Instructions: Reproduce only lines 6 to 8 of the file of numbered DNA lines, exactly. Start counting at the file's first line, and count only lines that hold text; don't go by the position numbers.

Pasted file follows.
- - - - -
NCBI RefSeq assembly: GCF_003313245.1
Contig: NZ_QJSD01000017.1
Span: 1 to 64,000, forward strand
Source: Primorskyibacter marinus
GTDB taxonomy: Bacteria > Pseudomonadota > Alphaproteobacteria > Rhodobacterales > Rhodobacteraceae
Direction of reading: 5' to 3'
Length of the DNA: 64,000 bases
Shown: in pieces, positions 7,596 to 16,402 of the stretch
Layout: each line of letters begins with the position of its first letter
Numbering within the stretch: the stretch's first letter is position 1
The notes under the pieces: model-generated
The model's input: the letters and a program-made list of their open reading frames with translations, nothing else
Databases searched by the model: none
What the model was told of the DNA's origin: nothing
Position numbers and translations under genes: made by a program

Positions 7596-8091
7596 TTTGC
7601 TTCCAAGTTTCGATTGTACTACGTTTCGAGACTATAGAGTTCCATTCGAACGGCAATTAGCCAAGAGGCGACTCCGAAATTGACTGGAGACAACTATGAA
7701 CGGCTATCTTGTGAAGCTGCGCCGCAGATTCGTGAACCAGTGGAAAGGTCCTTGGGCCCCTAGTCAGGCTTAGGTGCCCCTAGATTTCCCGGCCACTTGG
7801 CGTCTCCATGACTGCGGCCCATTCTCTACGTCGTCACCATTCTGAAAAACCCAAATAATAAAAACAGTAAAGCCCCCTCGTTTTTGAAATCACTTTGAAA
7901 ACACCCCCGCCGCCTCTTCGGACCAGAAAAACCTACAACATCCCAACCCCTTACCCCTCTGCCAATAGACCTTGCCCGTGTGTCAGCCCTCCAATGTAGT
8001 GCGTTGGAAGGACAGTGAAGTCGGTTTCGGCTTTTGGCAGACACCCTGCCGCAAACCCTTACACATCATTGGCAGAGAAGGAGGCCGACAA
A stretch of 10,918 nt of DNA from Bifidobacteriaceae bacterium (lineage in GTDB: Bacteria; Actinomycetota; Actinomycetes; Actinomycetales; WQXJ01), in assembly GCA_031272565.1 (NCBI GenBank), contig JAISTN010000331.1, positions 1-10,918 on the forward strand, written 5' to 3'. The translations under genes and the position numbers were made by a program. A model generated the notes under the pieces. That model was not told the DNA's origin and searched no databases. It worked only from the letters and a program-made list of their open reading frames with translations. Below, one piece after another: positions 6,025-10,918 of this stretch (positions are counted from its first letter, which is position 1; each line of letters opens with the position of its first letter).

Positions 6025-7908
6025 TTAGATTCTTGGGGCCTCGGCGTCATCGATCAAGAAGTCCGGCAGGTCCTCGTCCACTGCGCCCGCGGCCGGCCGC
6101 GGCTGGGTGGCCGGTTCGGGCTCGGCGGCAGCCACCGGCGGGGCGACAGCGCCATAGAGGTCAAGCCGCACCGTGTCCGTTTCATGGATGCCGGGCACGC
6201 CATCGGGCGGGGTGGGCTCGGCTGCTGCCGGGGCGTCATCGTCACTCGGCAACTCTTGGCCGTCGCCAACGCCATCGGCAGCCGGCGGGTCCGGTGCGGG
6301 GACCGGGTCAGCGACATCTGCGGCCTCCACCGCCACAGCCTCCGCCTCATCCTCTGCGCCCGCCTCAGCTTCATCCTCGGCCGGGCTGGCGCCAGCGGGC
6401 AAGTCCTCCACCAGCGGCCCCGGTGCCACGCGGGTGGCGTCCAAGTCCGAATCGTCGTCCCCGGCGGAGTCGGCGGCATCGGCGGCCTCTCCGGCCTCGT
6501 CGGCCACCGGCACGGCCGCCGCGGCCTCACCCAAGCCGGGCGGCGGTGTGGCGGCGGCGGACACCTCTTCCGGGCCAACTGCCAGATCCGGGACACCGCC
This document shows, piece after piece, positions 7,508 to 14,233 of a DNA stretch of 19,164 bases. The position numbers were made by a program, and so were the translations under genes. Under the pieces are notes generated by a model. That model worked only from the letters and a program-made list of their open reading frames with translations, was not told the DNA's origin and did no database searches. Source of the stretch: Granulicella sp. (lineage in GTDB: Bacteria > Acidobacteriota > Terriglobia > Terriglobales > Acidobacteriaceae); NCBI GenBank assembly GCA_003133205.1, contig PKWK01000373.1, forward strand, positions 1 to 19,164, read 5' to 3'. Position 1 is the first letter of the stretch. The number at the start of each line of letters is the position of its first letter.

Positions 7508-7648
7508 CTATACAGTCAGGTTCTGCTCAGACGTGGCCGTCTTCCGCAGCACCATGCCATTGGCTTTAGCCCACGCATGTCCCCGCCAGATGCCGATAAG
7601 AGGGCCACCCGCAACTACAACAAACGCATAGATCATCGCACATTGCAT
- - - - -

Direction of reading: 5' to 3'
Length of the DNA: 64,000 bases
Shown: in pieces, positions 7,596 to 16,402 of the stretch